Friday, July 29, 2011

Senator Akaka Introduces Federal Financial Literacy Bill

While reading this column on CBS Marketwatch about a financial literacy program at Champlian College in Vermont, we came across a nuggest about a new bill Senator Akaka of Hawaii introduced last month that would offer financial literacy counseling to those who take out student loans.

Information on the Akaka plan can be found here.

It is certainly an interesting idea. In many cases, those who are taking out student loans are making their first major financial decision. It can't hurt to make sure they have information that will empower them to make wise choices.

As Senator Akaka put it:


The increase in federal educational lending and student debt can be interpreted positively. I am happy to see young people continuing on to college in numbers that I would never have imagined when I graduated from the University of Hawaii in 1952. For our best and brightest, college continues to be a stepping stone on their paths to becoming future leaders. For millions of others today, however, college simply and rightfully represents an opportunity for better lives for themselves and their families. But, the ever-rising cost of education is a reality that we must address. We are allowing - and even encouraging - students to become borrowers and consumers. It is our responsibility, therefore, to ensure that these young adults have the knowledge, skills, and capability to manage the consequences that come with their financial decisions. Unfortunately, we are not doing enough.

Tuesday, July 26, 2011

Millions of Small IRA Savers to Lose Access to Advice?

According to Bloomberg, that is the message being pushed in a hearing on the Hill today about the Department of Labor's proposal to expand the definition of fiduciary.

What pops off the page are comments from the Consumer Federation of America:
“I think the industry is not exaggerating when they say they will abandon this business,” Barbara Roper, director of investor protection for the Consumer Federation of America in Washington, said in a telephone interview.
What is the problem?
If firms are considered fiduciaries by the Labor Department, selling investors bonds from a brokerage’s inventory or recommending a trade that would generate a commission may be considered a conflict of interest and a “prohibited transaction,” said [Jim McCarthy of Morgan Stanley[.
What is the consequence?
The change may cause financial firms to offer fewer investment options in retirement accounts and shift to a fee- based model used by investment advisers, which may increase costs, Kenneth Bentsen, executive vice president for public policy and advocacy at the Securities Industry and Financial Markets Association, said at a Washington hearing before the House Subcommittee on Health, Employment, Labor and Pensions. “Most firms require a minimum account balance for advisory accounts that could result in millions of IRA account holders being dropped,” Bentsen said in written testimony. There are more than 7 million IRA accounts with balances under $25,000 that are commission-based, according to Sifma, a lobbying group for banks and brokerages.
What is the response?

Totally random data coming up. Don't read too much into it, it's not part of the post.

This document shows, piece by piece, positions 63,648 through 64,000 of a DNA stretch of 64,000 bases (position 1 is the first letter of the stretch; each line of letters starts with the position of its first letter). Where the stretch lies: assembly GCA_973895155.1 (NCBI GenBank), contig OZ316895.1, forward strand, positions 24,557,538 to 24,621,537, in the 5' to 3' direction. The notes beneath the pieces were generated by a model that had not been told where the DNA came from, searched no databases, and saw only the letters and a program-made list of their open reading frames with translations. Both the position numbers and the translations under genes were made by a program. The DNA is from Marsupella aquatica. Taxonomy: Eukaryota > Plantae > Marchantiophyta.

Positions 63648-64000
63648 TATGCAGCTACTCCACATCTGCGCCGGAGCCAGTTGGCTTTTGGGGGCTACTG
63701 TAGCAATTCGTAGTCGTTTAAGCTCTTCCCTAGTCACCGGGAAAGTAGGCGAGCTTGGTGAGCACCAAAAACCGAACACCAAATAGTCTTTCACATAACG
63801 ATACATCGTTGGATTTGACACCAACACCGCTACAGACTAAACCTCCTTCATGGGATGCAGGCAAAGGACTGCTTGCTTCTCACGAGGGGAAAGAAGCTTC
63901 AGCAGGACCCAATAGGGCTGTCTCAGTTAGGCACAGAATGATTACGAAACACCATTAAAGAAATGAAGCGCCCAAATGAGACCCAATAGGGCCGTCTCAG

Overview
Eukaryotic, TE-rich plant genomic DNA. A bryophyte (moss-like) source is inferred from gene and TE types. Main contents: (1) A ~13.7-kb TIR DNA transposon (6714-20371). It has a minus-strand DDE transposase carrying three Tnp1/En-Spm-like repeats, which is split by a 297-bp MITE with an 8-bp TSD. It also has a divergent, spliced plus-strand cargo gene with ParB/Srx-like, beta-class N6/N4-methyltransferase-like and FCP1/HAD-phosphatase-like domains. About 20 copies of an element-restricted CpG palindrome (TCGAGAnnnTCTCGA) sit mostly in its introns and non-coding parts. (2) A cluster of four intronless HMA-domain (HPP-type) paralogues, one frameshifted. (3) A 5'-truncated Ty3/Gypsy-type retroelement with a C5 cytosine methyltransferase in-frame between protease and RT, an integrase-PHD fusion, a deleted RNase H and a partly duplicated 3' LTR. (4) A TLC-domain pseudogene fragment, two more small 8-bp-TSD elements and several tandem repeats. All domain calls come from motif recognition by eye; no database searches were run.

“The broker concern is perhaps due to misunderstanding,” Assistant Secretary of Labor Phyllis Borzi said at the hearing. “We’re not intending to overturn a commission-based system."
If that is true - - and this all a big misunderstanding - - shouldn't the Department of Labor slow down and publish the parts of the rule that it believes will satisfy those speaking out on behalf of small investors?

The Department says they are coming after the rule is published. For millions, that could be too little, too late.

Wealth Gap

Part of CFS's mission is to advocate for solutions that will help ALL Americans achieve financial security. Today's Washington Post has an article that details just why this important.

According to the Post's coverage of a new PEW poll, "the wealth gap between whites and minorities has risen to a historic high."

So what is the wealth gap?
Household wealth is the sum of assets, including houses, cars and banking accounts, minus debts, including mortgages, auto loans and credit cards. Researchers who study the economics of households by ethnic groups said that although the gap in incomes between whites and blacks has narrowed over decades, the wealth gap has been more persistent.
This research supports conclusion in Prudential's survey earlier this summer about African American ownership of wealth building products.

In response, public policy makers should be asking "what can we do to ensure all communities have access to the knowledge and resources they need?"

Tuesday, July 12, 2011

What would you give up to save?

That is the question a new survey from the National Foundation for Credit Counseling asks. Americans seem to be willing to part with coffee, eating out and shopping, but fewer want to go without cellphones and Internet.

What would you give up?

Tuesday, July 5, 2011

Follow-Up to Prudential Survey

The excellent Michelle Singletary has a follow-up column pegged to the Prudential survey of African American consumers. Her thesis is that the financial industry must build trust with consumers if it wants consumers to meet their financial goals. The entire column is worth a read. It is a reminder of how all stakeholders have a role to play in helping Americans achieve financial security.

Friday, July 1, 2011

CNN Money: Savings at an All Time High

We've documented in the past the problem of too few Americans saving for retirement. CNN Money has good news today for those who are saving, namely that "retirement funds are looking the healthiest they have in years."

Read it
here